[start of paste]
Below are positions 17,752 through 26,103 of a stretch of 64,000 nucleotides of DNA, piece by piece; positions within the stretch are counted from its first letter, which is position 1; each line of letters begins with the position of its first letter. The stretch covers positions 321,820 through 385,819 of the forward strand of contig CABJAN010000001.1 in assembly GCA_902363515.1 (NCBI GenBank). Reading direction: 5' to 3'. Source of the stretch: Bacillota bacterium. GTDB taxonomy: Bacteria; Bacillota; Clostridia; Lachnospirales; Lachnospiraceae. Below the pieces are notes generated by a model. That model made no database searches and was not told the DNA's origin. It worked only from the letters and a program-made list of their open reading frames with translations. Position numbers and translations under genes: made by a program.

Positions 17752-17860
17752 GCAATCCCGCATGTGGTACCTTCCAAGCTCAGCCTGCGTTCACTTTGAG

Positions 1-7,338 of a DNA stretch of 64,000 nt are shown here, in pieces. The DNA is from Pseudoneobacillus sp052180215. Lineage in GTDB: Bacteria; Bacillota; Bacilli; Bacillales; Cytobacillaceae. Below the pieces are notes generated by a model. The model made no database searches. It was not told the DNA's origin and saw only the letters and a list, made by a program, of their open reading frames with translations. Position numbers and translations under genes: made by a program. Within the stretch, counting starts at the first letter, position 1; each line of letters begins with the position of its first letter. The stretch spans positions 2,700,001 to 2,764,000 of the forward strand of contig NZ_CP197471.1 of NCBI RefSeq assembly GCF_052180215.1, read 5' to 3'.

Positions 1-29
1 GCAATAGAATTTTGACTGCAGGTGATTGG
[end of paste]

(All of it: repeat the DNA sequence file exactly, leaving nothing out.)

Below are positions 17,752 through 26,103 of a stretch of 64,000 nucleotides of DNA, piece by piece; positions within the stretch are counted from its first letter, which is position 1; each line of letters begins with the position of its first letter. The stretch covers positions 321,820 through 385,819 of the forward strand of contig CABJAN010000001.1 in assembly GCA_902363515.1 (NCBI GenBank). Reading direction: 5' to 3'. Source of the stretch: Bacillota bacterium. GTDB taxonomy: Bacteria; Bacillota; Clostridia; Lachnospirales; Lachnospiraceae. Below the pieces are notes generated by a model. That model made no database searches and was not told the DNA's origin. It worked only from the letters and a program-made list of their open reading frames with translations. Position numbers and translations under genes: made by a program.

Positions 17752-17860
17752 GCAATCCCGCATGTGGTACCTTCCAAGCTCAGCCTGCGTTCACTTTGAG

Positions 1-7,338 of a DNA stretch of 64,000 nt are shown here, in pieces. The DNA is from Pseudoneobacillus sp052180215. Lineage in GTDB: Bacteria; Bacillota; Bacilli; Bacillales; Cytobacillaceae. Below the pieces are notes generated by a model. The model made no database searches. It was not told the DNA's origin and saw only the letters and a list, made by a program, of their open reading frames with translations. Position numbers and translations under genes: made by a program. Within the stretch, counting starts at the first letter, position 1; each line of letters begins with the position of its first letter. The stretch spans positions 2,700,001 to 2,764,000 of the forward strand of contig NZ_CP197471.1 of NCBI RefSeq assembly GCF_052180215.1, read 5' to 3'.

Positions 1-29
1 GCAATAGAATTTTGACTGCAGGTGATTGG